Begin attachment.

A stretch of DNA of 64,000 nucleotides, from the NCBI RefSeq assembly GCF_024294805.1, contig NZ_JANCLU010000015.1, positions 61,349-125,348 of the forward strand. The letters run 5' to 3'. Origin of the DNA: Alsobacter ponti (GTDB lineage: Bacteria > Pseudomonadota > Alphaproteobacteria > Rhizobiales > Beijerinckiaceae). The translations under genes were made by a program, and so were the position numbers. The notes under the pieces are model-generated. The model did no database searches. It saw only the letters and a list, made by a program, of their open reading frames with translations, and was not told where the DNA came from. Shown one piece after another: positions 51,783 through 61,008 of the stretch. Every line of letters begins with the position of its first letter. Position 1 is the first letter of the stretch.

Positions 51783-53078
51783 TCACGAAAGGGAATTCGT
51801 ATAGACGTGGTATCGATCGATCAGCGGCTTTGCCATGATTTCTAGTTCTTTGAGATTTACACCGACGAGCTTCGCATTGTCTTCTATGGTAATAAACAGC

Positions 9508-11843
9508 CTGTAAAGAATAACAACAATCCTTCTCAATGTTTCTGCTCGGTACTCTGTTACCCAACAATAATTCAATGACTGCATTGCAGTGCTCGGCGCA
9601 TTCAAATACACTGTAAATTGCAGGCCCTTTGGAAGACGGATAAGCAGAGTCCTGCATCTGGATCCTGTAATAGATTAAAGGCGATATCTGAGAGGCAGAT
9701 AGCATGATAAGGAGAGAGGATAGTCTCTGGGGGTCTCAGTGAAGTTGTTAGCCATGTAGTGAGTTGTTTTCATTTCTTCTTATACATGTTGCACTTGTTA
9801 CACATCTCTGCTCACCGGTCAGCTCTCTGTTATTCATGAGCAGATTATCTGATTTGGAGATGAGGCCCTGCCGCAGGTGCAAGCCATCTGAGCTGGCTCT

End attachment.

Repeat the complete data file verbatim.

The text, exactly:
A stretch of DNA of 64,000 nucleotides, from the NCBI RefSeq assembly GCF_024294805.1, contig NZ_JANCLU010000015.1, positions 61,349-125,348 of the forward strand. The letters run 5' to 3'. Origin of the DNA: Alsobacter ponti (GTDB lineage: Bacteria > Pseudomonadota > Alphaproteobacteria > Rhizobiales > Beijerinckiaceae). The translations under genes were made by a program, and so were the position numbers. The notes under the pieces are model-generated. The model did no database searches. It saw only the letters and a list, made by a program, of their open reading frames with translations, and was not told where the DNA came from. Shown one piece after another: positions 51,783 through 61,008 of the stretch. Every line of letters begins with the position of its first letter. Position 1 is the first letter of the stretch.

Positions 51783-53078
51783 TCACGAAAGGGAATTCGT
51801 ATAGACGTGGTATCGATCGATCAGCGGCTTTGCCATGATTTCTAGTTCTTTGAGATTTACACCGACGAGCTTCGCATTGTCTTCTATGGTAATAAACAGC

Positions 9508-11843
9508 CTGTAAAGAATAACAACAATCCTTCTCAATGTTTCTGCTCGGTACTCTGTTACCCAACAATAATTCAATGACTGCATTGCAGTGCTCGGCGCA
9601 TTCAAATACACTGTAAATTGCAGGCCCTTTGGAAGACGGATAAGCAGAGTCCTGCATCTGGATCCTGTAATAGATTAAAGGCGATATCTGAGAGGCAGAT
9701 AGCATGATAAGGAGAGAGGATAGTCTCTGGGGGTCTCAGTGAAGTTGTTAGCCATGTAGTGAGTTGTTTTCATTTCTTCTTATACATGTTGCACTTGTTA
9801 CACATCTCTGCTCACCGGTCAGCTCTCTGTTATTCATGAGCAGATTATCTGATTTGGAGATGAGGCCCTGCCGCAGGTGCAAGCCATCTGAGCTGGCTCT